Mary Meeker has released her annual internet report, giving marketers a glimpse of where we are globally in terms of social media use and online ad spend, among other trends. While overall internet usage keeps growing, social media usage is flattening — but that’s not slowing down online ad spend.
More than 50% of global population is now online. Between 2009 and 2018, the percent of global internet users has grown from 24% to 51% — more than doubling in just under ten years time. According to the report, there are now 3.8 billion global internet users, up 6% year-over-year.
Of all the people going online, more than a quarter (26%) of internet users fit into the “constantly online” category, up from 21% in 2015. Not surprisingly, 63% of adults say they are trying to limit their personal smartphone use.
Social media growth is slowing. The number of those people logging into social media networks daily is decelerating. As recently as 2016 and 2017, social platforms saw as much as 6% growth year-over-year. In the past year, that growth has slowed with social media usage up just 1% between 2018 and 2019.
Instagram and YouTube growing fastest. Facebook has the highest percentage of internet users who are logging on to a social platform at least once a day — but that number actually dropped from 31% in 2017 to 30% last year. YouTube, however, saw daily site usage increase to 27% of internet users in 2018, and increase from 22% in 2017.
Instagram grew daily site usage from 13% of internet users in 2017 to 19% last year. And while the number of internet users signing on daily to WhatsApp has grown only slightly between 2017 and 2018 (23% to 25%), the Facebook-owned messaging app ranks third among social platforms being accessed by daily.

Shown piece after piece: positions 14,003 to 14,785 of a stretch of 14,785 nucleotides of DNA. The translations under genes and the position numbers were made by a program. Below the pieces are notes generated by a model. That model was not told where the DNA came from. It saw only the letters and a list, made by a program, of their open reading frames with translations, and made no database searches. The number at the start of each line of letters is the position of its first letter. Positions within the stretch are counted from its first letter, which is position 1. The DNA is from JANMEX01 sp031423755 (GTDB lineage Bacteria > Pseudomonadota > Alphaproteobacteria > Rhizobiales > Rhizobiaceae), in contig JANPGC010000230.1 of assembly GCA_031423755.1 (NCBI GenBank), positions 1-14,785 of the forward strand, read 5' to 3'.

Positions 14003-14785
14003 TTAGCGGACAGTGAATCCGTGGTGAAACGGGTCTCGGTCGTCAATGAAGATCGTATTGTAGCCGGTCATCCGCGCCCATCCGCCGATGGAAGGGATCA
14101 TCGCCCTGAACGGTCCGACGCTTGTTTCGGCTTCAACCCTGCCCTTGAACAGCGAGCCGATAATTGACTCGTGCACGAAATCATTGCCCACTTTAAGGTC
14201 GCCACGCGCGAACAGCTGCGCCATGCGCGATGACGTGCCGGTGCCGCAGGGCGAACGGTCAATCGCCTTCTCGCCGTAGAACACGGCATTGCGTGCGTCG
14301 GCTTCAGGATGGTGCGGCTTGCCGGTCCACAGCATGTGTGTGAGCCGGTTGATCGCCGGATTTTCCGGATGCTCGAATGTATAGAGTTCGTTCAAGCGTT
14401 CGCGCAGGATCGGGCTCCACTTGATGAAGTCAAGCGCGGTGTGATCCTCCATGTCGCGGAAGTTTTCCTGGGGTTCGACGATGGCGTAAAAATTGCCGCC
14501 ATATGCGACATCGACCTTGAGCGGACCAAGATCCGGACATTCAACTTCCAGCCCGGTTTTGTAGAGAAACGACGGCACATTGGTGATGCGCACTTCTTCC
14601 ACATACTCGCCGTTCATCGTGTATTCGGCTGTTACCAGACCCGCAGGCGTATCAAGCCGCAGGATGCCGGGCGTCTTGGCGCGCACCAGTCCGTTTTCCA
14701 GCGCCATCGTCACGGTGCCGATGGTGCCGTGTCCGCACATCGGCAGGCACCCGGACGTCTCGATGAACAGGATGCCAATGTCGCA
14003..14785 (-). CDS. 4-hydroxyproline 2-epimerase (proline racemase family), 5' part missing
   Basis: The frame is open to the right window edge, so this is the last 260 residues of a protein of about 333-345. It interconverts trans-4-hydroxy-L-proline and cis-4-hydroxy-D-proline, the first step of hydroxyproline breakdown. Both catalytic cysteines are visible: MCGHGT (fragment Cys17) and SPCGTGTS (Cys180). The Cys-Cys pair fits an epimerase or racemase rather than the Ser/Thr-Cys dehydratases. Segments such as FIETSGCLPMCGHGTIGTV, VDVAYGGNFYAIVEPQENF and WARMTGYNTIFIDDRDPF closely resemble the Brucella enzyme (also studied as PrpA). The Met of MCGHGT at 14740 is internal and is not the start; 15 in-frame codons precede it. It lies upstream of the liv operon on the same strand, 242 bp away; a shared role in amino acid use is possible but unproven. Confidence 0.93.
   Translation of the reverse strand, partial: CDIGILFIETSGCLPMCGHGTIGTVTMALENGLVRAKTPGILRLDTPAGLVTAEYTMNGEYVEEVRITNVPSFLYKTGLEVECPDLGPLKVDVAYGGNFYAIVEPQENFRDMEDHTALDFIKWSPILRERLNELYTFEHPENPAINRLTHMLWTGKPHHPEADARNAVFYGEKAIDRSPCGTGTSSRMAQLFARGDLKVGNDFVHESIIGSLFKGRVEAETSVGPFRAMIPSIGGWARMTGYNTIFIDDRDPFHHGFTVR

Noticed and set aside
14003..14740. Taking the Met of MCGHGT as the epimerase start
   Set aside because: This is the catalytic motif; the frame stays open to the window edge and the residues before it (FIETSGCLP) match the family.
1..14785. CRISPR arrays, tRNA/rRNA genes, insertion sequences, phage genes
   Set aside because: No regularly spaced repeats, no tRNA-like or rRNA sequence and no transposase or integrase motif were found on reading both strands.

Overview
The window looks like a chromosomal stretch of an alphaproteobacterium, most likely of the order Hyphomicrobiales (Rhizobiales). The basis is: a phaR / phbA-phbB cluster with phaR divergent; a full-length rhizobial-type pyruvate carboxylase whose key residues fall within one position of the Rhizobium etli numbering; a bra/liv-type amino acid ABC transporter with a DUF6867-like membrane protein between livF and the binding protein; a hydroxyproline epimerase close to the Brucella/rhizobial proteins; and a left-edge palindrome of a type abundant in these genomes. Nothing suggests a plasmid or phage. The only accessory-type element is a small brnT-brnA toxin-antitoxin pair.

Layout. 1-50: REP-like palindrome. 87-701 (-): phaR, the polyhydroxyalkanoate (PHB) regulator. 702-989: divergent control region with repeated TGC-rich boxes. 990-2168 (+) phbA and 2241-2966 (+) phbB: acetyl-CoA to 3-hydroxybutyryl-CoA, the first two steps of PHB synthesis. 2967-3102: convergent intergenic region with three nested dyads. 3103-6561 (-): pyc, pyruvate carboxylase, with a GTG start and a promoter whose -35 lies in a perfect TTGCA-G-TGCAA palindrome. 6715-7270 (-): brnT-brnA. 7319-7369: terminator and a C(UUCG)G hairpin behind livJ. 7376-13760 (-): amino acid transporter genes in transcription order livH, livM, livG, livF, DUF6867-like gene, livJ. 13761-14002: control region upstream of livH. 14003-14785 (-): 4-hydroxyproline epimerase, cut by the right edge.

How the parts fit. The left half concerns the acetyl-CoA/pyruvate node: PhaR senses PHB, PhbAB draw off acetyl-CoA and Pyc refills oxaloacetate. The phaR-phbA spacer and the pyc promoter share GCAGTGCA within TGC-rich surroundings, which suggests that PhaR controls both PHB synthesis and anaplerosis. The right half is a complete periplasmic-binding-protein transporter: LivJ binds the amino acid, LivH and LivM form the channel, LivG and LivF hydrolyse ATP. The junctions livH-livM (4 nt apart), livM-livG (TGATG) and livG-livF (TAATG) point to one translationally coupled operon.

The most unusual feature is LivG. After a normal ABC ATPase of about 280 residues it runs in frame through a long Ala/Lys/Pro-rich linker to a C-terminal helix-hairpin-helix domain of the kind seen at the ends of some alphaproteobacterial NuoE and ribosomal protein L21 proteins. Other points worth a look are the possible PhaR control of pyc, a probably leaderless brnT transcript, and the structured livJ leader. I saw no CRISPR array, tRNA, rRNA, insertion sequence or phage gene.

Internet ad spend continues to grow. The report did not breakdown ad spend by platform, instead offering a generalized overview of year-over-year internet ad spend growth on desktop and mobile. At 22%, growth is strong, but what is most clear is how quickly mobile advertising has skyrocketed in the past five years compared to desktop ad spend.
While ad spend is growing, global internet ad revenue among six major platforms is decelerating. The report looked at revenue figures for Google, Facebook, Twitter, Amazon, Snapchat and Pinterest. Looking year-over-year, growth has slowed fairly significantly.
In terms of ad revenue share among online ad platforms, Mary Meeker’s report confirms eMarketer’s findings published in February: Google leads followed by Facebook, with platforms like Amazon, Twitter, Snapchat and Pinterest well behind but gaining momentum.
Why we should care. There is not a lot of granular data to be gleaned from the report as far as market intelligence, but it does offer marketers a high level overview of what’s happening online from a global perspective. The number of people finding their way online keeps going up, but social media usage is stagnant. This could translate to marketers paying more attention to owned channels like email marketing.
There is no reason for marketers to have any knee-jerk reactions as far as social media strategy. But, knowing that future outcomes may not render the growth and ROI social once offered could help marketers better plan for the future.